Note: Click here to view a shorter version of this article (originally published in the 12 March 2008 edition of The Irish Times).
To understand why Ahmadinejad has already won this month’s parliamentary election you need to understand recent Iranian history, writes Richard Whelan.
When campaigning for the Iranian presidency in 2005, Ahmadinejad portrayed his election as the inauguration of the “third Islamic revolution” in Iran returning the country to the purity of the early days of the revolution. According to Ahmadinejad the first Islamic revolution had been the deposing of the Shah and the return of Ayatollah Khomeini in 1979 while the second Islamic revolution was the seizure of the US Embassy on 4 November 1979.
Ayatollah Khomeini ruled for 10 years, a period which saw the revolutionary vigour weaken, a highly destructive war with Iraq instigated by Saddam Hussein’s invasion of Iran, and international adventurism generated by Khomeini’s revolutionary rhetoric with the resultant isolation of Iran.
In 1989, the year after the end of the Iran-Iraq war or what Iranians called the “Holy Defence” Khomeini died. He was replaced as Supreme Leader by Ayatollah Khamenei while a few months later Hashemi Rafsanjani was elected President. Rafsanjani served two terms and was followed by the reform years under President Khatami. For Ahmadinejad and his supporters, the period from 1989 until his own election in 2005 is seen as a betrayal of the revolution.
Rafsanjani’s presidency was to be one of reconstruction after the costly war with Iraq, but intra-elite bickering, widespread corruption and the economic structure within Iran precluded significant progress. One Iranian commentary explained the relationship between Rafsanjani and what are termed the mercantile classes: “In simple terms, the relationship was one whereby the mercantile elites effectively funded the state, mostly through informal and often dubious business arrangements with individual members of the elite and clerical institutions, and in return the state, in the image of President Rafsanjani, supplied an economic environment in which they could make money.” (Iran under Ahmadinejad The Politics of Confrontation – Ali M. Ansari – Adelphi Paper 393 The International Institute for Strategic Studies).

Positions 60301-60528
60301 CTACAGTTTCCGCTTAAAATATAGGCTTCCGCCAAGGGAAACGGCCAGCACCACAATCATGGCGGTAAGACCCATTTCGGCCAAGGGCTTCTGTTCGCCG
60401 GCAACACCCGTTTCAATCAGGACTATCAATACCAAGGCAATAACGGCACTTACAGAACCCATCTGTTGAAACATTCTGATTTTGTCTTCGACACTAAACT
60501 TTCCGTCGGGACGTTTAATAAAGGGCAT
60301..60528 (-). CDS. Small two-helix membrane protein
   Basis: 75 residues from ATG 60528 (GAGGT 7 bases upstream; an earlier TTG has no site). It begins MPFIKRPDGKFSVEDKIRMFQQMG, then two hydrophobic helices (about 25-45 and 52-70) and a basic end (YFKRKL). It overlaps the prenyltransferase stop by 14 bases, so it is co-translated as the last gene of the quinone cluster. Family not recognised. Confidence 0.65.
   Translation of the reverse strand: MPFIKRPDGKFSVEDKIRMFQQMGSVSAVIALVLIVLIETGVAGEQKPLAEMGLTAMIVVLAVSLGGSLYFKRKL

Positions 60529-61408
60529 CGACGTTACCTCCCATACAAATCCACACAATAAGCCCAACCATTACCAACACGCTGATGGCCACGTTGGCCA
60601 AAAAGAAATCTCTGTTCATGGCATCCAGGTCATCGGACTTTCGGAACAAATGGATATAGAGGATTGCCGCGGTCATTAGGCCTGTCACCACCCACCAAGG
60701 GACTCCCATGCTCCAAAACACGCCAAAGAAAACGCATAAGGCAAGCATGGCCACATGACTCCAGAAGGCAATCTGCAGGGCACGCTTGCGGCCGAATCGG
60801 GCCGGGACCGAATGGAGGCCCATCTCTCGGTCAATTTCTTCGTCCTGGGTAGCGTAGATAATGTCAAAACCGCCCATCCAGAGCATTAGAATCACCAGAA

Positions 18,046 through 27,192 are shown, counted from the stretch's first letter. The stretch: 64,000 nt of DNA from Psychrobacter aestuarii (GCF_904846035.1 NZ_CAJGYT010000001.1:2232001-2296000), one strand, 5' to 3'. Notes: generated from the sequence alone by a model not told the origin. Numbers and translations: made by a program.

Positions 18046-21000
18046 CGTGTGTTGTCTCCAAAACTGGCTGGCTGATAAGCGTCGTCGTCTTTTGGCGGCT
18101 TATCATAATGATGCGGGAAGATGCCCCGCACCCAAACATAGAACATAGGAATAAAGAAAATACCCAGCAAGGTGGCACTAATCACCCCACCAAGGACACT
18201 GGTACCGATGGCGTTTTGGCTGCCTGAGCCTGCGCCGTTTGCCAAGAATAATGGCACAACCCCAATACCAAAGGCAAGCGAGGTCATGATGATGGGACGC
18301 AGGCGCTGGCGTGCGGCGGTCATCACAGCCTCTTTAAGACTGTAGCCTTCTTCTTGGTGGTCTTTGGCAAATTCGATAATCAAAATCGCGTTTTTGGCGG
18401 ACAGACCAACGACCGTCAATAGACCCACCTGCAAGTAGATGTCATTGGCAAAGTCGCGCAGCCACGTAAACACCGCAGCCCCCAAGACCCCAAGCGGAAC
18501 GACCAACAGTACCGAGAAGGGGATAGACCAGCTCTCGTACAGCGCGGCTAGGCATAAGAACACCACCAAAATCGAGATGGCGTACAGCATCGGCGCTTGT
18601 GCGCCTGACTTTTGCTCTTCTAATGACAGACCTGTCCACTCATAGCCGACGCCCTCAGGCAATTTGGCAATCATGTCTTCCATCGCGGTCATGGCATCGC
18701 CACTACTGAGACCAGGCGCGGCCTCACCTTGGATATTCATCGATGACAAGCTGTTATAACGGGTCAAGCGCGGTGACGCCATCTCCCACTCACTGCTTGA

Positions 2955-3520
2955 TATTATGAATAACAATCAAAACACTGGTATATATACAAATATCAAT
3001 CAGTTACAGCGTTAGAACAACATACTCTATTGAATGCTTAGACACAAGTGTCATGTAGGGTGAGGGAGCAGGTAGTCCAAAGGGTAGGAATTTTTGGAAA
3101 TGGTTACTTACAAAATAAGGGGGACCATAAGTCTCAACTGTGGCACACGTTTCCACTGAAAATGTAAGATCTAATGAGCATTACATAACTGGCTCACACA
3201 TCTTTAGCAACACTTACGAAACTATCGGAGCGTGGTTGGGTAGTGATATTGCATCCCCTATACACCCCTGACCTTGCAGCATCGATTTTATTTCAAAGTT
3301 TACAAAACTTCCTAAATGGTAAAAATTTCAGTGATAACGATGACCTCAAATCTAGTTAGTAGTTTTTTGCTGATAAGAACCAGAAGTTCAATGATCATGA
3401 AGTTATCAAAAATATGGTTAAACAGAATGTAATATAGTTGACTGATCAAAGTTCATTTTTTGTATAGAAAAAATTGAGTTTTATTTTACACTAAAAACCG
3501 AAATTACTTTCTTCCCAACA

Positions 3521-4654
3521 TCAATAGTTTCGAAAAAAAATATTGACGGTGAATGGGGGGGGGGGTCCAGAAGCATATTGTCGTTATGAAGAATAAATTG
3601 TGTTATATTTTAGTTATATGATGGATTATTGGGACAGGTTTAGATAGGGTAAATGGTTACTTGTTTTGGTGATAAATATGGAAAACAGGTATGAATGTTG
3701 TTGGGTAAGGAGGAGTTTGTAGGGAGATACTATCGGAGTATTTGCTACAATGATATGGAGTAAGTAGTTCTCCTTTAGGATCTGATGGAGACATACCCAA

This led to a predictable response: “Many ordinary Iranians deplored the growing disparity in wealth as a new ‘thousand families’ emerged who indulged in a good deal more conspicuous consumption that had been exhibited by the elites under the Shah”.
From the early 1990s onwards, this “arrangement” and the related corruption and lack of major tangible benefits from reconstruction, led to significant dissension amongst the general population and even the elites. The underlying elite policy was to keep the general mass of the population happy with the occasional populist policy. When this failed religion was always there to keep the faithful content and happy with their lot. As Ansari puts it “The righteous rich looked down upon the mass of the poor safe in the knowledge that religion would protect them from opposition”.
As part of this and little noticed, in the outside world, was a constitutional amendment in 1989 which formally designated the Supreme Leader as “absolute”. He (it would always be a he) is literally the Supreme Leader and acts to ensure that the state follows the appropriate Islamic path and has absolute power to do so.
Increasingly, the general population, and particularly veterans of the appalling tragedy that was the Iran-Iraq war, saw Rafsanjani and his hardline critics as equally corrupt mirror images of each other. This corruption was seen particularly in the notorious Foundation of the Oppressed (Bonyad-e-Mostazafan). This foundation, the head of which is appointed by the Supreme Leader, was in essence a huge conglomerate of businesses whose function had been to redistribute wealth to the poor but eventually became nothing more than a laundering operation for the corruptly obtained monies of the elite, with little if any legal constraints on its activities.